But let’s rewind a little. Sea Hags were formed in Seattle in the mid-80’s. They fucked off to San Francisco soon after to seek fame and fortune. With the benefit of hindsight, that seems like a terrible blunder, seeing as Seattle was just a couple years away from becoming ground zero for all things loud and druggy. But whatever. While their style of sleazy hard rock lined up neatly with the glam-metal waves washing over California at the time, they weren’t just goons wrapped in velvet. They knew what was up. They liked the Pistols and the Stones, and they played with The Cramps and Motorhead. They were as close as an American band could get to the legitimately debauched glam of bedraggled Brits like the Dogs D’Amour, Quireboys, or Rene Berg. And they had cool friends: Kirk Hammett produced their first demo, and Ian Astbury almost produced their first album. They eventually went with Mike Clink, who orchestrated the relentless scuzzy chug of their debut in ‘89.
They hit the road with the Georgia Satellites soon after, and life was good. For a month or so. But the band was rife, lousy, basically crawling with addicts. A lot of flash metal bands had one or two boozers or drug-abusers on board, but even GN’R figured out how to maintain on tour. Sea Hags, forget it. The road utterly destroyed them. They were finished within a year. As their manager famously put it, “There’s only so far you can get with three junkies and an alcoholic.”
It should be noted, incidentally, that this will most likely never happen again. I don’t know what twenty-five year old junkies and drunks do with their time these days – probably some horseshit on the internet – but they definitely don’t form sleazy rock’n’roll bands. Grunge cornered the market on this kind of chemical excess a few years later, but those bands let you know they were bummed-out and suicidal from the first chord.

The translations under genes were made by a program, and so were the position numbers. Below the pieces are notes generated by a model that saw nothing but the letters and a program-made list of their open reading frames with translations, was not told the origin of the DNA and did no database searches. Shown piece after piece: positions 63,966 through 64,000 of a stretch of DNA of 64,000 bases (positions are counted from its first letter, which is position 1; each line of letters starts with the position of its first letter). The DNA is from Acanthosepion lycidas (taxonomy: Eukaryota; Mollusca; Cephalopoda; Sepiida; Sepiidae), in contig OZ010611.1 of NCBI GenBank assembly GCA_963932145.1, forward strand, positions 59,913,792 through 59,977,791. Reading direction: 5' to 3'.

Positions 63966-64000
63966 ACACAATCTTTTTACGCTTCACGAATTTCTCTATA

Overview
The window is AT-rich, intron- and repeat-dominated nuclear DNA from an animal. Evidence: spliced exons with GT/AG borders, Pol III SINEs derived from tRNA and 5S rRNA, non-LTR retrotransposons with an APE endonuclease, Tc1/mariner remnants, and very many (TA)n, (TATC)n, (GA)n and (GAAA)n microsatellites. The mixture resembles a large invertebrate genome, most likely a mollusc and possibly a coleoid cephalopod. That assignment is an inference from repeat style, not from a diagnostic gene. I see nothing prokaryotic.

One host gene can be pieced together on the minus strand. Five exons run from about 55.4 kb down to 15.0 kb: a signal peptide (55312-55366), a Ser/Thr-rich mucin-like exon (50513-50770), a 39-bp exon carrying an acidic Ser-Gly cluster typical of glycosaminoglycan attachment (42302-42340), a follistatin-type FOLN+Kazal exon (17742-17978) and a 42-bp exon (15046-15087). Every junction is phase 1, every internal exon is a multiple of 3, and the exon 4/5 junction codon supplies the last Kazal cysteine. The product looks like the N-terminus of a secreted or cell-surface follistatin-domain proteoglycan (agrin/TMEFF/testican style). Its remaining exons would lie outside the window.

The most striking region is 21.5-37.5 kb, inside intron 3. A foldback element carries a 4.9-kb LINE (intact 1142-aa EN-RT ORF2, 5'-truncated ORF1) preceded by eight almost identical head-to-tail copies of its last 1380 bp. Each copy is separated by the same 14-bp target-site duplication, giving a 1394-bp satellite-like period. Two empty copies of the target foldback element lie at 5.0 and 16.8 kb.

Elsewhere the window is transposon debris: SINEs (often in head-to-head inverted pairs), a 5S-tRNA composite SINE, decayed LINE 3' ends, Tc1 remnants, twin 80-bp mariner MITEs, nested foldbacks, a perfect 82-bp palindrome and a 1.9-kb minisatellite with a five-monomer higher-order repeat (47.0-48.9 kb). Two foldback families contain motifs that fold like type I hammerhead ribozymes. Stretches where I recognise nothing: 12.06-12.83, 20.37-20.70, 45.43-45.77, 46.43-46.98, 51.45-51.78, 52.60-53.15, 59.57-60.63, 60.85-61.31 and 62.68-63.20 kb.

Sea Hags were a different beast. They were a rock n’ roll band that just happened to be completely out of fucking control. Nobody’s even got that kind of conviction anymore. Anyway, the band imploded in 1990 and their bass player, Chris Schlosshardt, died a year later of pneumonia. His death also ended The Nymphs, but again, another story for another day. The drummer joined GN’R for a couple months. The guitar player joined Stephen Pearcy’s band, Arcade. The singer became homeless. So that was basically it. One and done. Goodnight, folks. And all we’ve got left is the record.
Although I am a staunch defender of this album, I will be the first to admit that Sea Hags is not chock full of hits. Nothing stands out as a the clear winner on either side, really. But it all sounds authentic, and that’s the reason it still resonates. Sea Hags don’t sound like tourists, ever. Songs like Miss Fortune and In the Mood For Love hash over the same rock n’ roll cliches as, say, Faster Pussycat or Junkyard or Motley Crue, they just sound a lot cooler doing it. They don’t just sing about crashing their motorcycles, they have the decency to actually crash their goddamn motorcycles first. You wanna believe in these dudes, maybe because you know they’ll never make it to the finish line, but they’re racing towards it at a blinding speed anyway. For a certain segment of the population, Sea Hags will sound exactly like it’s supposed to: like the throbbing, ragged heart of Saturday night. To everyone else, it’ll just sound like more 80s rock’n’roll bullshit. And that’s fine. But you should probably know that these dudes almost fucking died making this. And a couple of years later, at least one of them was, and a couple others were thoroughly ruined.
And surely, that’s got to count for something?